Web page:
Angela: I think it’s both subtle and also a product of assimilation that people didn’t grow up with that direct connection. For the most part, it’s always been there.

The subtlety comes from establishing a relationship to nature, the same way you would establish a relationship with a new friend.

You pay attention, you make acknowledgements, you give them a gift, you listen to them, you respect them, you establish consent, you make a meal for them, you tell them you love them.

All of that is the same when you are working with the plants: you observe, you become quiet, you become still, you pay attention to the way they grow, you offer them water, you ask permission to take from them, you also greet them, and tell them you love them. The same reverence we give to our human loved ones is the same reverence I carry with the earth.

sumi: Healing historical and ancestral trauma is central to your work as a practitioner. Why is this so important? And are ancestors more than just our blood family?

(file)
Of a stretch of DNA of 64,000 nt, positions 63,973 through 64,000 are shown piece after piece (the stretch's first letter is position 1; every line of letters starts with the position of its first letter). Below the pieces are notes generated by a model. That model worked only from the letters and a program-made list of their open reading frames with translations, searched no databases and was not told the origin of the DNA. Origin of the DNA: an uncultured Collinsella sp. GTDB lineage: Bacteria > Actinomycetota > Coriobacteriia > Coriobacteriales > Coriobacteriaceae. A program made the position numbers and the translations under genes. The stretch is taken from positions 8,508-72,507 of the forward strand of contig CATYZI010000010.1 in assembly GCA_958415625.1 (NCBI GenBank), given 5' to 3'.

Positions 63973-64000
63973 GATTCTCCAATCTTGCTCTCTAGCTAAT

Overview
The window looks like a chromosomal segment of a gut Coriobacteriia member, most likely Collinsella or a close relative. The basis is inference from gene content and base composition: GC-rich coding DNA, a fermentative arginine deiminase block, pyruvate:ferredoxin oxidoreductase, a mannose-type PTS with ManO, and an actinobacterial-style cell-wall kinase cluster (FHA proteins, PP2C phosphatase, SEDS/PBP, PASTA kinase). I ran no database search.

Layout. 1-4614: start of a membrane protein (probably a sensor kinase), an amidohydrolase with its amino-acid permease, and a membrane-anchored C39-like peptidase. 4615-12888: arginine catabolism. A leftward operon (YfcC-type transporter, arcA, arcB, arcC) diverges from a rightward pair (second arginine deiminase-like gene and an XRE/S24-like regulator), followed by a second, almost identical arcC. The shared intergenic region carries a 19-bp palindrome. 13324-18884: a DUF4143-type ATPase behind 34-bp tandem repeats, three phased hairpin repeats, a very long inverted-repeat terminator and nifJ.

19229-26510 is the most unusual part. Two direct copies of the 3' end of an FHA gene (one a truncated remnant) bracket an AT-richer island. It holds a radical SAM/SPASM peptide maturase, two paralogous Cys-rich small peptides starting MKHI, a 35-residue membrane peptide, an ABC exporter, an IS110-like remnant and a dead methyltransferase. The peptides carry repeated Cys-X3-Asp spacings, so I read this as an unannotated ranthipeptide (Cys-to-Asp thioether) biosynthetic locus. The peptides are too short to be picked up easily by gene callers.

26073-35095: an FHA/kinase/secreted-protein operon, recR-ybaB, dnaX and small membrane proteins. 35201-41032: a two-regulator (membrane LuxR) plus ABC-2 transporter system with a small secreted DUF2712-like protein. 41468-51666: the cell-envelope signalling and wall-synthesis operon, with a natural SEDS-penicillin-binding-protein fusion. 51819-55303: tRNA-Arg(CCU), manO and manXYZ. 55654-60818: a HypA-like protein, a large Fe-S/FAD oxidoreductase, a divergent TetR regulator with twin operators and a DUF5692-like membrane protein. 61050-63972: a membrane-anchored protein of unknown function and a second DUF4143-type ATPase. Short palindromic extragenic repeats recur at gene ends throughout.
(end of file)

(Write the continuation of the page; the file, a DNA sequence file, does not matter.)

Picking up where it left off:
Angela: Yes. We are connected to so much rich history that is within our blood lineage, but if you go further back, we are connected to so much more. We’re connected to the animals, the plants, and to what is known as the unseen. There’s multiple worlds that we’re connected to that I would consider our ancestors.

We’ve been on this planet as a peoples and as our lineages for a very long time. When people describe themselves as an old soul, I sometimes laugh at that. At this point, everybody is an old soul! If you look at it generationally and spiritually, we have our grandmothers that are being reborn into this planet. We’re very, very old. We’ve accumulated thousands of years of trauma and repeating history in a cyclical, destructive way.